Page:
Sarrs and U.volubilis

Barry Meyers-Rice (
Fri, 22 Apr 94 09:57:48 MST


First off, I'm glad to see that I'm getting a lot of interest in these
_Sarracenia_ seedlings. I'd hate to see them go to waste. Don't forget
to include your snail-mail address (i.e. post-office address) with
your requests.

Bill (, what's your snail-mail address? My messages
to you are getting bounced...

On another matter entirely...

I've got some _U.volubilis_ growing in a pot (actually, until it flowers
all I can say is that it is either _U.volubilis_ or _U.helix_). This is a
very primitive Utric. It forms a nice little rosette of leaves. Fearing it
would flower and then die, I reported a few months ago on my success at
getting leaf cuttings to ``root''. This morning I decided to repot it since
it was getting a bit overrun by some nasty moss. I took the opportunity to
take a close look at this plant. It is very weird. Not only does it produce
bladders at the ends of its leaves (what the heck is it trying to catch
in the air?) but I couldn't find any subterrene bladders (although I didn't
look too hard, since I didn't want to anger my only mature plant). And the
real kicker is that there are a bunch of long unbranched stolons several cm
long probing around in the soil. These stolons are leafless, bladderless,
rhizoidless, unbranching. Looking through TAYLOR and LLOYD, I see that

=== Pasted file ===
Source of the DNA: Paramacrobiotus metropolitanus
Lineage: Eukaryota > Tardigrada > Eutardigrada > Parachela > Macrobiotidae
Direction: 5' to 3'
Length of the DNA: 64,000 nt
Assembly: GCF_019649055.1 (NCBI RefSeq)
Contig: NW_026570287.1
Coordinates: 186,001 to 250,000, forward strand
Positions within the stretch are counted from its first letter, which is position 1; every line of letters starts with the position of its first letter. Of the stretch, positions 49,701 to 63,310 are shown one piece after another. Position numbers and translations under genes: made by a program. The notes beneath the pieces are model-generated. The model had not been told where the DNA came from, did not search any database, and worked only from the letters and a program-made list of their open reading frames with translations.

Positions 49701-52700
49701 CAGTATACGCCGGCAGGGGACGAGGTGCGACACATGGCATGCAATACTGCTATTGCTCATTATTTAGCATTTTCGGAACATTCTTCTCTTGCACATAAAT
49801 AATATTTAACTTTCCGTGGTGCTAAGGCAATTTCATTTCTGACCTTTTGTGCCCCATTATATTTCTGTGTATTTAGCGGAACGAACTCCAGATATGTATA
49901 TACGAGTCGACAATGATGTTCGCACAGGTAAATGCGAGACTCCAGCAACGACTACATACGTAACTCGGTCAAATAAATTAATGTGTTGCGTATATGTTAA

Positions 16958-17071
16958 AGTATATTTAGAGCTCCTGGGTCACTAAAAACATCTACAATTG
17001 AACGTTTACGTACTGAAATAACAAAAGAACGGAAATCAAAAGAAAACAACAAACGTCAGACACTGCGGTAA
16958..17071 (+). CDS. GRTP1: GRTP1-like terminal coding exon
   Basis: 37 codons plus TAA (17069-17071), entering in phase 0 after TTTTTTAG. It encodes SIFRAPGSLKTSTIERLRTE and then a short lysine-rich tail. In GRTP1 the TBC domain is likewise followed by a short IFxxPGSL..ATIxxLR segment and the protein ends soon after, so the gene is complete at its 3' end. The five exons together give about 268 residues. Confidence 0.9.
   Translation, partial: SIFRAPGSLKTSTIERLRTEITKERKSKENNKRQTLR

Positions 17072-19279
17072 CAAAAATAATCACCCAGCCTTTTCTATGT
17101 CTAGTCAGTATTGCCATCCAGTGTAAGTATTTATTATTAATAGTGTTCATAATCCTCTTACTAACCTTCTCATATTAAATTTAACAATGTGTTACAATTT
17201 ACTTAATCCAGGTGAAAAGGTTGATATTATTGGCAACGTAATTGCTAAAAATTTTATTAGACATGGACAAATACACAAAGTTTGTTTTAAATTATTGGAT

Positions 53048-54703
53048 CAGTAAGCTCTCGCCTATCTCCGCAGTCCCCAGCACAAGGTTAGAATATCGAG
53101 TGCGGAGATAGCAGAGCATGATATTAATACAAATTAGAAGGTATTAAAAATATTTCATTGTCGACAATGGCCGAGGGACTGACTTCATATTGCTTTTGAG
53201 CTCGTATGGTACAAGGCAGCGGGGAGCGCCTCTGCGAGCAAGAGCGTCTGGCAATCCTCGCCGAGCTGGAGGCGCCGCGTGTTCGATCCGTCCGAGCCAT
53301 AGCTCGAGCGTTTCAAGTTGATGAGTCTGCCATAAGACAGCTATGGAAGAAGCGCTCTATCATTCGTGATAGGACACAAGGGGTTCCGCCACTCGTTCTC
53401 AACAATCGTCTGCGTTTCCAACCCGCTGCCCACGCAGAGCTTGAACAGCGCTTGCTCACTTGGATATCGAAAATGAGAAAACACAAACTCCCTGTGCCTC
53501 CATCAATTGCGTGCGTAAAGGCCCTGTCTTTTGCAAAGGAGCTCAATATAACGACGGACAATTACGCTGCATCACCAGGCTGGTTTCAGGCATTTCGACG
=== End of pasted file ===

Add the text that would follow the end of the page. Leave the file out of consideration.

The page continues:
TAYLOR considers these to be robust rhizoids. I find this difficult to
believe, since (A)the species has normal capillary rhizoids, so
if these organs are also rhizoids the species produces two different
types (B)of the several organs present, one is producing a plantlet at
the apex---unlikely behavior for a rhizoid, although not impossible for
the wildly plastic genus.

When I started the repotting, I was planning on trying to grow my new
plantlets as affixed aquatics---that is, in soil but under water. Maybe
if the plant grew like that, the leaf-apex bladders would have a point to
life. These questing stolons have reinforced my suspicions---I wonder if
the plant is looking for a better place to live. The plant is described as
growing in shallow water.

Other strange Lentibularian News, a clone of _G.violacea_ (thanks Mr. Allen!)
is confused and is producing traps from a few scale axils and also from
a flower.